Cross-party coalition of MPs call for reforms to Universal Credit in wake of Covid pandemic



The All-Party Parliamentary Group (APPG) on Universal Credit, led by MP Debbie Abrahams, is calling on the government to provide enhanced support for Universal Credit (UC) claimants and to fix the longer term, structural issues with the UC system following a series of mini inquiries.

Since May, the cross-party group of MPs from across the country, together with members of the House of Lords, have held meetings on three topics: the coronavirus, mental health and housing.

A number of the temporary measures the government put in place to bolster social security in the wake of the pandemic, such as the suspension of financial sanctions and the requirement to meet job coaches, have been favourably received by charities and claimants a like. As the economic consequences of the coronavirus continue, many would like to see these policies continue to support claimants through recovery. These include:

  • Maintaining the £20 per week uplift to Universal Standard Allowance permanently. A number of speakers noted that even prior to coronavirus many Universal Credit claimants were struggling to get by and stay on top of bills, after years of welfare cuts and freezes. Maintaining this increase will be a lifeline to families trying to get back on their feet and will help stop many getting into a spiral of debt.
  • Keeping the temporarily increased Local Housing Allowance (LHA) rates.  The APPG would like to see this maintained at 30% of market rents be made permanent to prevent families facing the risk of homelessness. During the session on UC and housing, the APPG heard calls from some organisations to increase the LHA even further – up to the 50th percentile of average rents.
  • Maintaining the ban on financial sanctions. As our economy slowly recovers, the APPG believe the social security system needs to adapt to the new reality of a changed labour market where less opportunities may be available and is calling for work coaches to apply greater flexibility regarding conditionality.

Debbie Abrahams, Chair of the APPG on Universal Credit, said:

 “The coronavirus pandemic saw a huge and sudden increase in claimants. As the Furlough Scheme comes to an end in the next few weeks, this is likely to increase even further. It is more important than ever that we make sure that Universal Credit is better able to meet the needs of claimants and provide the timely financial support they need while they work to get another job or start a business.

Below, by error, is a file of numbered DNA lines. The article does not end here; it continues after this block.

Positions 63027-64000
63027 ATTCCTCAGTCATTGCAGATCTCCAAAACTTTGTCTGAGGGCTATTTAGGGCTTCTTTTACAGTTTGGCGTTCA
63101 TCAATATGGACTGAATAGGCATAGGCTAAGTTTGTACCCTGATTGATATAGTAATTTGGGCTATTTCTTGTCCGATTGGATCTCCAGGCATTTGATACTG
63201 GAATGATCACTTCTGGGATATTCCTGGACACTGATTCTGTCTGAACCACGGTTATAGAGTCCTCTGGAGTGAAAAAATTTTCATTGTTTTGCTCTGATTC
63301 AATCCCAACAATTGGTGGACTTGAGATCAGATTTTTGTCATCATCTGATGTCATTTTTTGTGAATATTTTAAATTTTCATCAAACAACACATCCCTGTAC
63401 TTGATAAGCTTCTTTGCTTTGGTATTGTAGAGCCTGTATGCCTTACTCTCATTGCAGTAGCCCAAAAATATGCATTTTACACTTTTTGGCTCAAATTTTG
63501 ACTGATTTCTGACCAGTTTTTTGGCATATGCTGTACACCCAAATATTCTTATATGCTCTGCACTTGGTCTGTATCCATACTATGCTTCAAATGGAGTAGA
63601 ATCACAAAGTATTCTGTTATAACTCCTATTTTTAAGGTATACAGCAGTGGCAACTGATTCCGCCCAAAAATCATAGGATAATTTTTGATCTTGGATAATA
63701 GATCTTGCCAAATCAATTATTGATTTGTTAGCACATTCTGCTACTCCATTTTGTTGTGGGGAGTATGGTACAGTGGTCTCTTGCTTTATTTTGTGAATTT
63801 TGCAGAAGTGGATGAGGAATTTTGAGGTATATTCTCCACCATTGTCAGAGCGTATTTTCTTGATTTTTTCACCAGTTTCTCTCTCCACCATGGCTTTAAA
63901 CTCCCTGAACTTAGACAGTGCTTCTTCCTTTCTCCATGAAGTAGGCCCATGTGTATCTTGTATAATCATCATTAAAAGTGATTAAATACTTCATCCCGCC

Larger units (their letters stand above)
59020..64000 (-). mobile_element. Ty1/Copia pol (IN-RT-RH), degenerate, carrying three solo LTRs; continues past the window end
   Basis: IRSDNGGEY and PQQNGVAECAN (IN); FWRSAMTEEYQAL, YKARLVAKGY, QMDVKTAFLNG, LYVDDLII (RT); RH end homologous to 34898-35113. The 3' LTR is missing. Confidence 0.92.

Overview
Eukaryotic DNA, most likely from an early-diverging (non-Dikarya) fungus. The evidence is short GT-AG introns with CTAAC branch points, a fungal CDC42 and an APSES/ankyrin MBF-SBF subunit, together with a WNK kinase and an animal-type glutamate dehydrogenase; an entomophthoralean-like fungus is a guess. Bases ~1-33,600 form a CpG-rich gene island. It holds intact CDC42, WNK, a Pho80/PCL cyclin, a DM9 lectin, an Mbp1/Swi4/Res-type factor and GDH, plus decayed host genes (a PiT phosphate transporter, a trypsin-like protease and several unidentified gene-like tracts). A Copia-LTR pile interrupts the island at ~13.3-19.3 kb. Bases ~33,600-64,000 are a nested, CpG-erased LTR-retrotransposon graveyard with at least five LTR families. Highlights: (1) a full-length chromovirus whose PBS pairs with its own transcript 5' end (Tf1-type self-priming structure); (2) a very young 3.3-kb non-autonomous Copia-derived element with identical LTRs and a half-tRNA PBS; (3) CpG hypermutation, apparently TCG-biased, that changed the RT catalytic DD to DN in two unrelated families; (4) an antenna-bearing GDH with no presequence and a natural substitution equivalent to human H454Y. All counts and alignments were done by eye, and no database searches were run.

“Becoming an UC claimant should not be associated with debt, poverty, homelessness or ill. But for too many it is. Our social security system is not fit for purpose, it is not the safety net that it’s meant to be.

“Evidence from charities, claimants, and academics have come together to develop pragmatic policies to improve Universal Credit. People need to get the help they need; when they need it.”

Thomas Lawson, CEO at Turn2us, said:

“It is great to see politicians from across the spectrum come together to work on practical steps to improve Universal Credit for the people that need it.

“We see the frontline reality of poverty every day, people are struggling to put food on the table and pay their bills. Universal Credit should support people to thrive, not barely get by.

“Universal Credit has the potential to become part of a social security safety net we can all be proud of, but the DWP must be brave and ambitious enough to acknowledge its failings and fix it quickly.”



The APPG heard from speakers who raised long-standing issues with Universal Credit which have been exacerbated by the pandemic or undermined measures to support people during this difficult time:

  • Speakers repeatedly highlighted how the Benefits Cap was eroding the support people needed. It has also meant many families have not seen the some or all of the benefit of the £20 increase to Standard Allowance as this has meant they have been capped and their entitlement restricted. Child poverty charity CPAG estimated in May that capped families had risen by at least 50% with at least 12,500 families capped due to the Standard Allowance increase.
  • The five week wait for Universal Credit is still a significant and consistent problem raised by experts. Many claimants are near automatically thrown into debt, rent arrears or serious financial hardship by this gap in support. The government must find a way to solve this problem permanently that doesn’t involve increasing debts of claimants.
  • Support for people with mental health issues needs to be significantly improved. Many aspects of the system itself are leading to claimants to experience poor mental health. The APPG heard from Dr Sophie Wickham whose recent Lancet article detailed how the introduction of Universal Credit led to an additional 64,000 unemployed people experiencing psychological distress between 2013 and 2018.

The current APPG Officers are:

  • Debbie Abrahams MP – Chair (Labour)
  • Jonathan Gullis MP – Secretary (Conservative)
  • Chris Bryant MP –Treasurer (Labour)
  • Annie McLaughlin MP – Vice Chair (SNP)
  • Peter Aldous MP – Vice Chair (Conservative)